With reference to FIGS. 3 and 6, conduit junction 20 operatively interconnects first section 13 and second section 9 of conductor 17. In particular, a proximal end 13 a of first section 13 is connected to handle assembly 12 and a distal end 13 b of first section 13 is positioned within to conduit junction 20. A proximal end 9 a of second section 9 is positioned within conduit junction 20 and a distal end 9 b of second section 9 is attached to surgical device 16. In one embodiment, connectors 11 electrically connect first section 13 and second section 9 of conductor 17. An electrically insulative material, such as heat shrink, may cover and insulate connectors 11. Although the drawings show three connectors 11, electrosurgical system 10 may include more or fewer connectors 11. The number of connectors 11 may depend on the number of energy transmitting apparatuses of conductor 17.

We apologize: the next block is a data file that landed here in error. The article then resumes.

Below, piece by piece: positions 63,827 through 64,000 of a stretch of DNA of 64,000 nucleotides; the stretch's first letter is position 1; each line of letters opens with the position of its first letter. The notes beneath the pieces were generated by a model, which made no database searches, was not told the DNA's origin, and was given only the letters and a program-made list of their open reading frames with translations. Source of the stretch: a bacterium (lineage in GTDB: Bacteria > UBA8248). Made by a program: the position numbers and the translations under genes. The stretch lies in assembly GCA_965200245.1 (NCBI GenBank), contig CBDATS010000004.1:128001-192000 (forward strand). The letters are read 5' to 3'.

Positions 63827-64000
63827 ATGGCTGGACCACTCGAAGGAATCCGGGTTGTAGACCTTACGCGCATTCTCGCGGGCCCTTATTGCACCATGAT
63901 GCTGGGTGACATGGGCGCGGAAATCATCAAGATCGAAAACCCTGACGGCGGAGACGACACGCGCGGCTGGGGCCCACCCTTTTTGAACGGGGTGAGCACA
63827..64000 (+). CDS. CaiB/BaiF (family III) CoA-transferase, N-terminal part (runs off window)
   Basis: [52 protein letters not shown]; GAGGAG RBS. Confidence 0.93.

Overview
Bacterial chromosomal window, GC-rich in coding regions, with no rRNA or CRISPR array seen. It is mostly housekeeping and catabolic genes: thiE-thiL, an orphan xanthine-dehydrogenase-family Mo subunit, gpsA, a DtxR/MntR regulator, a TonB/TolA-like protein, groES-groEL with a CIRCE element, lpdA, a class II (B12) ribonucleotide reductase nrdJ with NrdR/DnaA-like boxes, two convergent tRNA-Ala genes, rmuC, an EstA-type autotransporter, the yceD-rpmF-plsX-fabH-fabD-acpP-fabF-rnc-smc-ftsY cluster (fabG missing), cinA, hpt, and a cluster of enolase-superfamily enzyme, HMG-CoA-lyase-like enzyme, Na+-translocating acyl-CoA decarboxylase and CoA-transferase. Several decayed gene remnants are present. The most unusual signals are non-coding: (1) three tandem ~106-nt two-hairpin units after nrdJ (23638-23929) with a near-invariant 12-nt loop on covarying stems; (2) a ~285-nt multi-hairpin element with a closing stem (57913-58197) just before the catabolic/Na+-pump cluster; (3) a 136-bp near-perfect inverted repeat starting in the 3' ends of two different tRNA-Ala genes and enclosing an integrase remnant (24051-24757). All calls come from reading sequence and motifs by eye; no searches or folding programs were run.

In addition to conductor 17, bore 4 of tubular structure 14 is configured to receive at least one conduit 15. As seen in FIG. 1, a fluid delivery source 18 supplies cooling fluid to electrosurgical system 10 through conduit 15. Conduit 15 is in fluid communication with fluid delivery source 18 and is configured to carry a cooling fluid towards surgical device 16. The present disclosure contemplates that conduit 15 may be a closed fluid channel. During operation, fluid delivery source 18 supplies cooling fluid to conduit 15, the cooling fluid then flows through conduit 15 towards surgical device 16 and extracts at least part of the heat generated on surgical device 16, and thereafter, the cooling fluid flows away from surgical device 16.